By: Dr. Leroy Vaughn, MD, MBA
I had originally planned on this going out on Memorial Day but for a computer glitch it didn't. Please take time to read this and surely pass it along. Information like this will never get taught in public schools because they don't want it taught. You need to take it upon yourself to pass history instead of his-story on to the next generation. But if you don't know it how can you pass it along.
The deaths of Roy Rogers and Gene Autry saddened us all because many of us grew up watching these fictional cowboys help tame the old west. However, what’s even sadder is that virtually none of us can name a single Black cowboy either real or fictional. The very word “cowboy” was initially only applied to Black men who took care of cows. Similarly, Black men who worked in the house were called “house boys.” Nevertheless, once cowboys became the heroes of western novels and later television, Black people totally disappeared from the Old West.
Joseph G. McCoy created the need for “cowboys” when he established a market and railroad-shipping center at Abilene, Kansas. Before McCoy was able to convince the Union Pacific Railroad to extend its tracks into Abilene, ranchers in Texas had no way to get their cattle to beef hungry Eastern and Midwestern markets. Most of the cattle were merely slaughtered for their hides. It was estimated that over 4 million cattle grazed in Texas at the end of the Civil War. Once the marketplace for buyers and sellers of cattle was created, cattlemen had only to get their herds from Texas into the Abilene, Kansas cattle trains. The best known trail for delivering these cattle was called the Chisholm Trail. Its main stem ran from the Rio Grand through Austin, Waco, and Fort Worth, Texas before entering Oklahoma and finally Kansas.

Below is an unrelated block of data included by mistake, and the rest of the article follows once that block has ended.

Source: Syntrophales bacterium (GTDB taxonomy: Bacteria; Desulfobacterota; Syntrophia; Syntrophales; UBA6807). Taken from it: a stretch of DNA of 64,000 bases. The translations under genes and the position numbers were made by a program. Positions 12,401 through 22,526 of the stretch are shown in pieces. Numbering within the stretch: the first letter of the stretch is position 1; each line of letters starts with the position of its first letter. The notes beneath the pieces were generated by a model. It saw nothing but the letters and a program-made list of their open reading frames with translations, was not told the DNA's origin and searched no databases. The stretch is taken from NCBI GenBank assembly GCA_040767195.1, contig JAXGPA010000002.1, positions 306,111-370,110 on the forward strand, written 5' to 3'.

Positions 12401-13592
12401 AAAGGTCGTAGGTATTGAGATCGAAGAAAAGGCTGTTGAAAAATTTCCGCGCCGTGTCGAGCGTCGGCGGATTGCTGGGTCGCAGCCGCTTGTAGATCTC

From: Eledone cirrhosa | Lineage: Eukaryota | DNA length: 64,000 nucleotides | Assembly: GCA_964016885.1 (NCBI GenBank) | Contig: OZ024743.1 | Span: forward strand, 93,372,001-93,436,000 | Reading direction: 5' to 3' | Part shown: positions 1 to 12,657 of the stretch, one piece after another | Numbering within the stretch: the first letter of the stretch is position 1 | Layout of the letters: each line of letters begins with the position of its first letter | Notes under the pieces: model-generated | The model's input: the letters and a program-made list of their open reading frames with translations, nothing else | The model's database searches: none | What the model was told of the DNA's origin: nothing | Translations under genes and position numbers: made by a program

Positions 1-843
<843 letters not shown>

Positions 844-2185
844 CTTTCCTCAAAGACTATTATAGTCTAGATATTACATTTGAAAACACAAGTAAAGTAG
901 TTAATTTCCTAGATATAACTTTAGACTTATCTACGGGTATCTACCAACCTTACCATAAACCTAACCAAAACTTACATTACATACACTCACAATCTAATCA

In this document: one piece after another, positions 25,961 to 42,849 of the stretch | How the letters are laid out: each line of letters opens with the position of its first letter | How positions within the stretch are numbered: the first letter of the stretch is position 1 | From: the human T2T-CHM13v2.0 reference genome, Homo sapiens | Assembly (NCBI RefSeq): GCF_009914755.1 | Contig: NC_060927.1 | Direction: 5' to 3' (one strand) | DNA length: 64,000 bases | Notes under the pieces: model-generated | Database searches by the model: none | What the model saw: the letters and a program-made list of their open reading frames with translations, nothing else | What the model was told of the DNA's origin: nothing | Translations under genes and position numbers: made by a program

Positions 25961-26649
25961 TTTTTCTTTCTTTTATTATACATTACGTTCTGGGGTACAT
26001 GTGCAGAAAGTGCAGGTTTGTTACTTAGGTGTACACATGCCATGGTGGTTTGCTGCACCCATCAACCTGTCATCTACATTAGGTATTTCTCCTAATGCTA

A cattle crew of eleven men, the trail boss, eight cowboys, a wrangler and a cook, usually managed an average herd of 2,500 cattle. Approximately two to four Black cowboys were present on most cattle drives because among them were many of the best riders and ropers in the Midwest. Ironically enough, all cowhands - whether White or Black - soon became known as cowboys which White Texans strongly resented. The eight cowboys usually rode in pairs with two in the front and rear and two on each side of the herd. Moreover, the cook was usually a retired Black cowboy and the wrangler was frequently a Black teenager who took care of the horses.
Ab Blocker, one of the most famous of the trail bosses, said he intentionally hired large numbers of Black cowboys because of their outstanding performances during the two to three month long arduous and dangerous trail drives. One Black cowboy actually saved his life. All the real cowboys - Black, Brown, Red, and White - shared the same jobs and dangers. They ate the same food and slept in the same area. Cowboys had to be willing to work almost day and night to the point of exhaustion and under the most strenuous conditions. They continuously risked death through drowning (at river crossings) and attacks from wild animals including wolves and snakes. They also faced illness produced by high winds and freezing thunderstorms.
This constant threat of danger developed an extreme comradery among cowboys on the trail. In fact, when a Black cowboy became the first person imprisoned in the new Abilene jail, his Black and White cowboy crew immediately broke him out and ran the sheriff out of town. At the end of their long cattle drives, a few Black cowboys remained on northern ranges to become horse breakers, ranch hands and even sheriffs or outlaws, but most of them drew their pay and rode back to Texas for yet another cattle drive.